The Google search process also bears a remarkable resemblance to the Digital Mind Math mapping of the mind. For one thing, there is the real web itself, which we will ultimately access, just as the Digital Mind Math cycle continually brings us to the the real experience of a selected thought. But, similar to the Digital Mind Math cycle’s steps of possibility generation and selection, which proceed using p-adic mathematics not real mathematics, the Google search process does not search the web itself—it searches Google’s index of the web.

So right away, we again see Google search’s dually labeled structure, in analogy to the adelic mathematical structure—both real and p-adic—of Digital Mind Math. Underlying the Google search is a web filled with articles and images and, in this case, videos. But Google has separately indexed the web, intricately mapping the interconnections of videos and what they’re about and how they’re tagged and who views them and what else these viewers view.

The web is out there, in all of its real glory, ready to be experienced. Google has indexed the web, mapping connections and mapping which videos enclose which content.

The structure of video search sites such as YouTube and Google Video Search is remarkably similar to the Digital Mind Math structure of the mind:

•   An index or mapping labels the content that the videos enclose . . .
•   . . . and also interconnects every video with every other video that shares themes or subjects or important words.
•   The index or mapping is not the web itself; it is an indexed, mapped set of interconnected labels of material on the web.
•   When desired, the user may click to view the real video, as a macrotemporal and macrospatial experience whose label we have been led to.

The Process of Thinking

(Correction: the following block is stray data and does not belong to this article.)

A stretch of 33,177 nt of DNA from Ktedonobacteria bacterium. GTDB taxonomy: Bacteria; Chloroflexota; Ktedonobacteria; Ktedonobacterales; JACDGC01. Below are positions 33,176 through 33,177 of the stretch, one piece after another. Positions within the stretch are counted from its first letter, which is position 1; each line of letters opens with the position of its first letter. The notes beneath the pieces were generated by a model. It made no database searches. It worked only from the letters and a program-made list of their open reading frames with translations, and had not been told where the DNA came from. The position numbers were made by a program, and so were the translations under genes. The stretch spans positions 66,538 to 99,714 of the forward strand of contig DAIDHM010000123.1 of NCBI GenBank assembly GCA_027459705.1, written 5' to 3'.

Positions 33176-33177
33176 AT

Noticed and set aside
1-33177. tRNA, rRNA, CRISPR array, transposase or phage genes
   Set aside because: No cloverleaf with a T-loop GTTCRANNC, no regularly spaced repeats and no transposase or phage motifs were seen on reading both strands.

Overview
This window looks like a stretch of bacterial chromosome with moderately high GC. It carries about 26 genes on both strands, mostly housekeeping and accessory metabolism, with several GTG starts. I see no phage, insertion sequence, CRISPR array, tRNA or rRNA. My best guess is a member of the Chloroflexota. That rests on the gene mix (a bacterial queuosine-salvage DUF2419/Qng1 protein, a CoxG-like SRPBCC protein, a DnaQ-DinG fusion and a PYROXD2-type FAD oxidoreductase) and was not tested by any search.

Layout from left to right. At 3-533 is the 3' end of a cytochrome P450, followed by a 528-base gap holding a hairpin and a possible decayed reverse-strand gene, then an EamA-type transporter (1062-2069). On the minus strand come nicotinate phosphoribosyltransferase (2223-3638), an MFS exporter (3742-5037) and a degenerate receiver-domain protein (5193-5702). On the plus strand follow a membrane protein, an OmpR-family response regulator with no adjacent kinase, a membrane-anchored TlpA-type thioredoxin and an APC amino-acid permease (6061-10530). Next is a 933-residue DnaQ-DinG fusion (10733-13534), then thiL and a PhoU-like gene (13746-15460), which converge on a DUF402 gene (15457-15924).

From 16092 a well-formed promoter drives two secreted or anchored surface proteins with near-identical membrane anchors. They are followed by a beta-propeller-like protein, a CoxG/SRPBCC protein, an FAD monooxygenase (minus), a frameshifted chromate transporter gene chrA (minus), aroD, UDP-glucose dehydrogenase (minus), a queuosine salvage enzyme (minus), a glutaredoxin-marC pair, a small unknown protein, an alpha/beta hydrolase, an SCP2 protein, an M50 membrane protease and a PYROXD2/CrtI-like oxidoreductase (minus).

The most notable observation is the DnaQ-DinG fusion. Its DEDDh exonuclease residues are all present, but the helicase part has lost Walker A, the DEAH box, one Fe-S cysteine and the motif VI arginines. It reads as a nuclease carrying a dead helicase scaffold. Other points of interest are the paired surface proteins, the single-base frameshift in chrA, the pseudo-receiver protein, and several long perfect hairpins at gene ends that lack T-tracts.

In Digital Mind Math, thinking proceeds according to quantum physics’ core elementary particle process, the collapse of the quantum wave function's superposed possible states to a single experienced state:

 (1) Generation of possible next thoughts, by:

      (a) Adding detail, or

      (b) Migrating to a connecting thought.

(2) Selection of the next thought, guided by the maximization of information content.

(3) Experiencing the selected thought.


When we use Google Video Search, we enhance our mind’s natural Digital Mind Math capabilities by taking advantage of what Google’s elaborate search engine can do for us.

Google enhances our generation of possibilities for the next thought by generating possible videos for us to view. It does this by giving us a very human-friendly user interface: We can just type in words that describe what we’re interested in. Then Google gets to work, selecting hundreds or thousands of possibilities that incorporate our keyword concepts, that use or relate in some way to the search words that we typed in.

And Google also helps us in our process of selecting a video, based on the maximization of information content.

In the case of a Google web search for a relevant prose article or document, Google selects articles based on multivariate algorithms that look for our search terms, count how many times they appear in each article, rate the article higher (that is, ascribe a higher information content) if our search words are in the title, or if the website is of high quality or rank, or if it’s referenced frequently.

Video search is similar, although video search must inherently rely less on content words, and more on tags and observed interconnections.

And we, as the user, have work to do too; Google doesn’t do all the work for us. Google gives us its ranking of possible videos to view, based on its algorithmic analysis of information maximization. But Google recognizes that it can only go so far with its algorithm: The personal, human element is needed to make the actual final selection.

We then experience the selected video. We watch and listen to the real video, not just a description of the video drawn from Google’s index of the web.

Again, the Google Video Search process, when considered in combination with the human efforts, is a process that describes remarkably well Digital Mind Math’s model of how we think.

If we searched for a video using YouTube’s search feature, the process is very similar to the Google Video Search process of sharing responsibilities with the human user. Depending on the particular YouTube approach that we use, there may be a somewhat different split of responsibilities between what YouTube does and what the human user does.

For example, if we proceed along YouTube’s categories approach, we (the human user) will do more work, since the videos within each category will not be presented in an order corresponding to the specific interest we have today, because YouTube’s ordering within categories is reflecting general user interests, rather than our own specific interests.